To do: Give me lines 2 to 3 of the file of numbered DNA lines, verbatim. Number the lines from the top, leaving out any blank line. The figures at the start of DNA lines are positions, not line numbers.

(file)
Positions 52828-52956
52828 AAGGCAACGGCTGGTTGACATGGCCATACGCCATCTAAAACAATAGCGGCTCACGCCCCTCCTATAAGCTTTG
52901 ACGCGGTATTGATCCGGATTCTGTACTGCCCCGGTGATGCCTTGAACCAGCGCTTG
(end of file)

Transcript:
52828 AAGGCAACGGCTGGTTGACATGGCCATACGCCATCTAAAACAATAGCGGCTCACGCCCCTCCTATAAGCTTTG
52901 ACGCGGTATTGATCCGGATTCTGTACTGCCCCGGTGATGCCTTGAACCAGCGCTTG